Which clinical history findings are characteristic of pediatric neuroblastoma?

Updated: Oct 09, 2017
  • Author: Norman J Lacayo, MD; Chief Editor: Max J Coppes, MD, PhD, MBA  more...
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Answer

The following may be noted in patients with neuroblastoma:

  • Signs and symptoms of neuroblastoma vary with site of presentation. Generally, symptoms include abdominal pain, emesis, weight loss, anorexia, fatigue, and bone pain. Hypertension is an uncommon sign of the disease and is generally caused by renal artery compression, not catecholamine excess. Chronic diarrhea is a rare presenting symptom secondary to tumor secretion of vasoactive intestinal peptide secretion.

  • Because more than 50% of patients present with advanced stage disease, usually to the bone and bone marrow, the most common presentation includes bone pain and a limp. However, patients may also present with unexplained fever, weight loss, irritability, and periorbital ecchymosis secondary to metastatic disease to the orbits. The presence of bone metastases can lead to pathologic fractures.

  • Approximately two thirds of patients with neuroblastoma have abdominal primaries. In these circumstances, patients can present with an asymptomatic abdominal mass that usually is discovered by the parents or a caregiver. Symptoms produced by the presence of the mass depend on its proximity to vital structures and usually progress over time.

  • Tumors that arise from the paraspinal sympathetic ganglia can grow through the spinal foramina into the spinal canal and impinge on the spinal cord. This may result in the presence of neurologic symptoms, including weakness, limping, paralysis, and even bladder and bowel dysfunction.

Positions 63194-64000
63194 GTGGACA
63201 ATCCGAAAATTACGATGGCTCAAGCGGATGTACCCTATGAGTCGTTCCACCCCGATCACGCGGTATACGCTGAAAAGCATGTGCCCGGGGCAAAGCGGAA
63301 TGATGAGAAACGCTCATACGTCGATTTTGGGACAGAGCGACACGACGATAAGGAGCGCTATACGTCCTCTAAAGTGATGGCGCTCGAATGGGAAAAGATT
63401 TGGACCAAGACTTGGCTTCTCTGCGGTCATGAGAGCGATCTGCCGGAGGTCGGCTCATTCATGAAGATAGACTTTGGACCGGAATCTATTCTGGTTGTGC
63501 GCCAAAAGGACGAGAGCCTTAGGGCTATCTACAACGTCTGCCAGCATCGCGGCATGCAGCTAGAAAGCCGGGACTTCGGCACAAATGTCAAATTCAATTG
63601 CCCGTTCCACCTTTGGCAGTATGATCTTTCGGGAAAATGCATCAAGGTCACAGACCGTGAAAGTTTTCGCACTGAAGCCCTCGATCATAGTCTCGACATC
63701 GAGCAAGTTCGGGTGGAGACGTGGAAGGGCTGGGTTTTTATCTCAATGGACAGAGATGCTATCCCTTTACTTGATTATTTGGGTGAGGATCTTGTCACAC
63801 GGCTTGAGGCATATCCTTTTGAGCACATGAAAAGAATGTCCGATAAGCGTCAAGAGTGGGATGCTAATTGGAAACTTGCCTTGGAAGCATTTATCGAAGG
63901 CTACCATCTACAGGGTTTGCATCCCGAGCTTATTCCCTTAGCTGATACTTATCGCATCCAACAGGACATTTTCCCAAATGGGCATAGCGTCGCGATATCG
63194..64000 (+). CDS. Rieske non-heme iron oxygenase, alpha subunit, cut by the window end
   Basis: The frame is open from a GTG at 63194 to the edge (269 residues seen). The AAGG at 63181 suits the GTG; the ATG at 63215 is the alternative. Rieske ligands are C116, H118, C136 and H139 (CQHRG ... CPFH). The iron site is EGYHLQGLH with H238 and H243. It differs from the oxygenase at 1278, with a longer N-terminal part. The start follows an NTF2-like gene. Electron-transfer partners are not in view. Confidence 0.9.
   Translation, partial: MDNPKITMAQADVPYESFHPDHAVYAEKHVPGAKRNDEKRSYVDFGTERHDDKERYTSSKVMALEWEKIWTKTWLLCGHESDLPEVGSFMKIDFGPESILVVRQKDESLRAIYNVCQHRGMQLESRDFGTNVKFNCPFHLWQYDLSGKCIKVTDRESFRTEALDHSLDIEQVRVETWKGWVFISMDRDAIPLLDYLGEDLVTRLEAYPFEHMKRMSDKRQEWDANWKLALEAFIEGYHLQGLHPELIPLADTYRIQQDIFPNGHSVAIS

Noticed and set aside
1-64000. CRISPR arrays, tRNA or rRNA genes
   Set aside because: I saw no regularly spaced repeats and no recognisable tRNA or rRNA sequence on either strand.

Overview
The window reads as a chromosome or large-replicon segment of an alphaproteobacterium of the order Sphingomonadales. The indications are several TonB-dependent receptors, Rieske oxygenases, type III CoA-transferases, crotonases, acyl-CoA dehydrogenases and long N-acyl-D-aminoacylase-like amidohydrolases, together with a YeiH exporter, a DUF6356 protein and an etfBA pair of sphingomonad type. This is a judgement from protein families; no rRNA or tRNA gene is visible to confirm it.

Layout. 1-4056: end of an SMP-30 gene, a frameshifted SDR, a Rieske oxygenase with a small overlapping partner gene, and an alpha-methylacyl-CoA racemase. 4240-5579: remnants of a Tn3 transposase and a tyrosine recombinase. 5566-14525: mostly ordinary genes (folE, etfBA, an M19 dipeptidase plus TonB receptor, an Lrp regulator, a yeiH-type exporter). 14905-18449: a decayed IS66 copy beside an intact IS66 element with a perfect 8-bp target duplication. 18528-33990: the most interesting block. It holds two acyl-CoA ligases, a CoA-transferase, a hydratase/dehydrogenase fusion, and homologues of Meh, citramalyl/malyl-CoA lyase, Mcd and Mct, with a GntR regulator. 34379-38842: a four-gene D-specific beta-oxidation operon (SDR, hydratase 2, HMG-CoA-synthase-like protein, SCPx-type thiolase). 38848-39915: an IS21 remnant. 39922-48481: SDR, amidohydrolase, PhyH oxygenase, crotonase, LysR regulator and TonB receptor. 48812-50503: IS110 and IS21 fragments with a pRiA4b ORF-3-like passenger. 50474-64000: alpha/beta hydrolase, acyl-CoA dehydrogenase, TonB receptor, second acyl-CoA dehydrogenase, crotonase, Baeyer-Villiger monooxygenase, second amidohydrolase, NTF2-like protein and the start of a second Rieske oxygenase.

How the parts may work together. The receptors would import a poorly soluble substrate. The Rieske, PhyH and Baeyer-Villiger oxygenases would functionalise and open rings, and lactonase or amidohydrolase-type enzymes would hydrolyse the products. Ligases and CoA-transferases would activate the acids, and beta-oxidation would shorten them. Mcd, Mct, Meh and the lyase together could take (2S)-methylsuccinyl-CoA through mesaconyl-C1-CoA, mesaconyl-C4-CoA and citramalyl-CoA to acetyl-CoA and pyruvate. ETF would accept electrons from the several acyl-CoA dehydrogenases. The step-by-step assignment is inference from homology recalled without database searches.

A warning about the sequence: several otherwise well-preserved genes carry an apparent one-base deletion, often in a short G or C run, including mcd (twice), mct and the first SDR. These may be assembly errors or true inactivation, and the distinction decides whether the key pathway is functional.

• Thoracic neuroblastomas (posterior mediastinum) may be asymptomatic and are usually diagnosed by imaging studies obtained for other reasons. Presenting signs or symptoms may be insignificant and involve mild airway obstruction or chronic cough, leading to chest radiography.

  • Thoracic tumors extending to the neck can produce Horner syndrome. Primary cervical neuroblastoma is rare but should be considered in the differential diagnosis of masses of the neck, especially in infants younger than 1 year with feeding or respiratory difficulties.

  • In a small proportion of infants younger than 6 months, neuroblastoma presents with a small primary tumor and metastatic disease confined to the liver, skin, and bone marrow (stage 4S). If this type of tumor develops in neonates, skin lesions may be confused with congenital rubella, and, if the patient has severe skin involvement, the term "blueberry muffin baby" may be used.

  • Approximately 2% of patients present with opsoclonus and myoclonus a paraneoplastic syndrome characterized by the presence of myoclonic jerking and random eye movements. These patients often have localized disease and a good long-term prognosis. Unfortunately, the neurologic abnormalities can persist or progress and can be devastating.

  • Finally, intractable diarrhea is a rare paraneoplastic symptom and is associated with more differentiated tumors and a good prognosis.


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